jun 232014
Anne's Image of the Day: The WR 134 Ring Nebula

  June 23, 2014 The WR 134 Ring Nebula in Cygnus Image Credit & Copyright: Don Goldman, Astrodon Imaging The WR 134 Ring Nebula is a ring-like nebula of gas and dust of more than 50 light-years across, located about 6,000 light-years away from Earth in the northern constellation of Cygnus (the Swan). This image highlights [continue reading]

jan 022014
Anne's Image of the Day: spiral galaxies NGC 4725 & 4712

January 2, 2014 NGC 4725 & NGC 4712, spiral galaxies in Coma Berenices Image Credit & Copyright: Robert Gendler, Subaru Telescope (NAOJ), Hubble Legacy Archive Color Data Courtesy: Adam Block, Bob Franke and Maurice Toet Image Assembly and Processing : Robert Gendler NGC 4725 is a barred spiral galaxy of more than 100 thousand light-years across, [continue reading]

okt 192013
Two Cosmic Explosions Unveiled

  A team of researchers including Carnegie’s Mansi Kasliwal and John Mulchaey used a novel astronomical survey software system—the intermediate Palomar Transient Factory (iPTF)—to link a new stripped-envelope supernova, named iPTF13bvn, to the star from which it exploded. The iPTF team also pinpointed the first afterglow of an explosion called a gamma-ray burst that was [continue reading]

okt 162013
Distant, Massive Star is About to Explode

  An international team of astronomers has observed part of the final death throes of the largest known star in the Universe as it throws off its outer layers. The discovery, by a collaboration of scientists from the UK, Chile, Germany and the USA, is a vital step in understanding how massive stars return enriched [continue reading]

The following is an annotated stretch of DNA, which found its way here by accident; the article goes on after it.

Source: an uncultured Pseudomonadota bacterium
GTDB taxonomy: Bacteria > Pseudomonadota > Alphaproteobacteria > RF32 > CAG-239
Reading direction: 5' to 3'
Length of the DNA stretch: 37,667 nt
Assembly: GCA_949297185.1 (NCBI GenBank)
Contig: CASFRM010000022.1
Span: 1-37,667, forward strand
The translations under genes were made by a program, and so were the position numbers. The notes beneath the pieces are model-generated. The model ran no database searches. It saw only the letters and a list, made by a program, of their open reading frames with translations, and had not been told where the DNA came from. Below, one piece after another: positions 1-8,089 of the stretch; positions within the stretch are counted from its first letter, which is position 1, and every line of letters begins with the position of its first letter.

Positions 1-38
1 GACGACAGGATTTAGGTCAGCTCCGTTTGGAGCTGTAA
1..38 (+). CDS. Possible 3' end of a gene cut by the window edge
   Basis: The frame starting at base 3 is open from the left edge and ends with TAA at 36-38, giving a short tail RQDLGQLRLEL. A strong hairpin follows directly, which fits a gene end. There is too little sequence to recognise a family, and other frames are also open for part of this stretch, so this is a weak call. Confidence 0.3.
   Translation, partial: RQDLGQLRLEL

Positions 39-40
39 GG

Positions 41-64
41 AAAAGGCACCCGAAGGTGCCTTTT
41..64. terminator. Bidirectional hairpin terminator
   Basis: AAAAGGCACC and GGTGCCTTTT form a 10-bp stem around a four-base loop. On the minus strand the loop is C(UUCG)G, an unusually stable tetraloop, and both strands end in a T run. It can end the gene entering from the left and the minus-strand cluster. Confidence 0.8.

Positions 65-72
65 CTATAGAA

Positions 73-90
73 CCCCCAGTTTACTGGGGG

aug 072013
A 12.7 Billion Years Old Galaxy Discovered

  More than 12 billion years ago a star exploded, ripping itself apart and blasting its remains outward in twin jets at nearly the speed of light. At its death it glowed so brightly that it outshone its entire galaxy by a million times. This brilliant flash traveled across space for 12.7 billion years to [continue reading]

aug 062013
Supernova Remnant is Creating New Molecules

  Astronomers using ALMA, the Atacama Large Millimeter/submillimeter Array, have detected, for the first time, the formation of new molecules in the remains of a star that went supernova. By detecting and mapping the distribution of these molecules, the researchers also have caught a glimpse of the final internal structure of the star, which became [continue reading]